HRS 2022: Trio of studies demonstrate positive outcomes of CSP for patients needing CRT

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The Heart Rhythm Society (HRS) has announced the findings of three clinical trials demonstrating positive outcomes of conduction system pacing (CSP) for patients in need of cardiac resynchronisation therapy (CRT). The studies were presented as late-breaking clinical science at HRS 2022 (29 April–1 May, San Francisco, USA).

CRT is a treatment that uses pacing to target abnormal heartbeats and restore heart function for patients with heart failure and conduction abnormalities. As a key strategy to address heart rhythm disorders, researchers are continuously evaluating the latest approaches to deliver cardiac pacing safely and effectively. The traditional, standard approach to CRT has been biventricular pacing. Over the last decade, evidence around His bundle pacing and left bundle branch pacing (LBBP) has grown to offer alternative solutions.

Findings of the LBBP-RESYNC trial indicate LBBP-CRT could potentially be considered a first-line resynchronisation strategy alongside BiVP-CRT in patients with heart failure. This study is the first prospective randomised head-to-head controlled trial to compare the clinical efficacy between LBBP and BiVP, HRS said in a press release.

In the study, the LBBP-CRT group significantly increased left ventricular ejection fraction compared to BiVP-CRT, using intention-to-treat analysis (p=0.029).

“We are encouraged by our results and the potential for left bundle branch pacing as a first-line strategy for CRT in heart failure patients with non-ischemic cardiomyopathy and left bundle branch block,” said Jiangang Zou (First Affiliated Hospital, Nanjing Medical University, Nanjing, China) and principal investigator of the LBBP-RESYNC trial. “As the number of patients with heart failure continues to grow, it’s important to have alternative options for resynchronisation therapy especially in patients less likely to respond to conventional biventricular pacing.”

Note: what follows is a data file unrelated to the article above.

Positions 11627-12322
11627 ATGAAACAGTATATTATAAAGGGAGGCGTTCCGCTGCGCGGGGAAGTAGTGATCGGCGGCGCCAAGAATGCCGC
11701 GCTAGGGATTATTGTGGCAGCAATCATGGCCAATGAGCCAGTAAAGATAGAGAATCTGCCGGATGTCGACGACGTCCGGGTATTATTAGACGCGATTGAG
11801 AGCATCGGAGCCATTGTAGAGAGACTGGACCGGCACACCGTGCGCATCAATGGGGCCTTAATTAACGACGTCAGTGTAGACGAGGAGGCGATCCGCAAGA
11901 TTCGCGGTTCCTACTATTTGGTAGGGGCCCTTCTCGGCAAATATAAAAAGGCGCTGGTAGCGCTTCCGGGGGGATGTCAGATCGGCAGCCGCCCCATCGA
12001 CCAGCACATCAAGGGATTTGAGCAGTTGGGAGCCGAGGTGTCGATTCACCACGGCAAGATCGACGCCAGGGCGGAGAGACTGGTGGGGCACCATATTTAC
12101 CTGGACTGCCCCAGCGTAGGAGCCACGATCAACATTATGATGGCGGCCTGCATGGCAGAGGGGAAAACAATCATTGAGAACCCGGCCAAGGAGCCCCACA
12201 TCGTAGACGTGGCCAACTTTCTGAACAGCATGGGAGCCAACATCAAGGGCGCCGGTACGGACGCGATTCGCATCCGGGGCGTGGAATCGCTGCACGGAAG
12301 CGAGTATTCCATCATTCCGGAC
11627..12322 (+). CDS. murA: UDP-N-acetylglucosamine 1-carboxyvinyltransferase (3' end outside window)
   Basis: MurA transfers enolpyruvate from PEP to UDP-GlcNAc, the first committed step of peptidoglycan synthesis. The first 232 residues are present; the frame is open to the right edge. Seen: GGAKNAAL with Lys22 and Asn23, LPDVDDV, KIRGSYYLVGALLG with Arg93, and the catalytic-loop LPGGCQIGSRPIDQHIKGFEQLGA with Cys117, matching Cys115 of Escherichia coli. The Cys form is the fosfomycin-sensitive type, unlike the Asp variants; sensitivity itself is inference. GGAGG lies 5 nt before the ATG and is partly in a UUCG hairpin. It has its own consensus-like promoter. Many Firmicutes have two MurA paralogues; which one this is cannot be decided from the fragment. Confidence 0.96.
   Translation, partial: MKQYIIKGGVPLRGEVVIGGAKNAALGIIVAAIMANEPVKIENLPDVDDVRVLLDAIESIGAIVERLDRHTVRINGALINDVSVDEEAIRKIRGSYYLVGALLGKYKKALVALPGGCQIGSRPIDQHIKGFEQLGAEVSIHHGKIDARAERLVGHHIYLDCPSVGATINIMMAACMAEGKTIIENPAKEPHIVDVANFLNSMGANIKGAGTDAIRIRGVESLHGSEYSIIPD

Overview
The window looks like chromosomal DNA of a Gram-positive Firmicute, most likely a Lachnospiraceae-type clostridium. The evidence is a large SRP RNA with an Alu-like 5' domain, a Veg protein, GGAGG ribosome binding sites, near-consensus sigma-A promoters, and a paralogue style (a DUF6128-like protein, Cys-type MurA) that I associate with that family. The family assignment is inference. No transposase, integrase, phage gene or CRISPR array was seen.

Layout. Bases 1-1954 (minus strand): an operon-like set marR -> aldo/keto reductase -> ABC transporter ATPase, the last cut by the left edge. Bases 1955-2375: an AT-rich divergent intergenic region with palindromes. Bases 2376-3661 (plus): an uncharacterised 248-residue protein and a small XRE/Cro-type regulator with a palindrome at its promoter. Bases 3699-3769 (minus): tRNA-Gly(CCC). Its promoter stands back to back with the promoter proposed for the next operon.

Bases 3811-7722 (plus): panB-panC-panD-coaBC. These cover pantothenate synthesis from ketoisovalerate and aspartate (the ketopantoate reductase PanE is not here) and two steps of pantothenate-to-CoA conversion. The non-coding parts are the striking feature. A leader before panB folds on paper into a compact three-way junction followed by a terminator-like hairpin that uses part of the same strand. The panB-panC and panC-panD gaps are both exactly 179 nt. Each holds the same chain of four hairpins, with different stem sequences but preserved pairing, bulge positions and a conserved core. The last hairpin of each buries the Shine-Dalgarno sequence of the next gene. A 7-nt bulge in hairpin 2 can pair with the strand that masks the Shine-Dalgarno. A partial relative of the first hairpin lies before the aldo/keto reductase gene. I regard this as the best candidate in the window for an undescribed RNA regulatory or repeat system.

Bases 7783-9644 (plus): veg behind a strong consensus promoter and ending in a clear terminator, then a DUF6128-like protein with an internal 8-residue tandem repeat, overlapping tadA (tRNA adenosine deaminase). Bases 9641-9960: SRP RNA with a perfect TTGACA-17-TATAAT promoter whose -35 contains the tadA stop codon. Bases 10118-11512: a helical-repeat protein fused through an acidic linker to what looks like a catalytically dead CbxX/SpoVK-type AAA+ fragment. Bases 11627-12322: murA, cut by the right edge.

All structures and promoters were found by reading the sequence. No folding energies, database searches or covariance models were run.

‘Clinical outcomes of conduction system pacing compared to biventricular pacing in patients requiring cardiac resynchronization therapy’, a non-randomised, observational, retrospective, two-centre study showed CSP improved clinical outcomes when compared to BiVP in a large cohort of patients with class I or II indications for CRT.

CSP was associated with significant reduction in the combined endpoint of time to death or heart failure hospitalisation (28.3% vs 38.4%; HR 1.52; CI 1.082-2.087; p=0.013).

“The results of this study help establish conduction system pacing as an additional and even alternative treatment option to the traditional biventricular approach. It is exciting and vital to our patients to have options when it comes to pacing solutions,” said Pugazhendhi Vijayaraman, (Geisinger Heart Institute, Danville, USA), the study’s principal investigator.

In a further presentation, results from the international LBBAP collaborative study group demonstrate that left bundle branch area pacing (LBBAP) is a viable alternative option for CRT in patients who failed traditional BiVP due to coronary sinus lead implantation failure or failure to respond to biventricular pacing. In the retrospective, multicentre study, rescue LBBAP was found to be feasible in 200 of 212 (94%) patients.

“These findings are promising, especially for patients where the traditional strategy has

failed,” said Vijayaraman. “We look forward to future larger, randomised trials to further validate conduction system pacing as a safe and effective tool to deliver cardiac resynchronisation therapy.”


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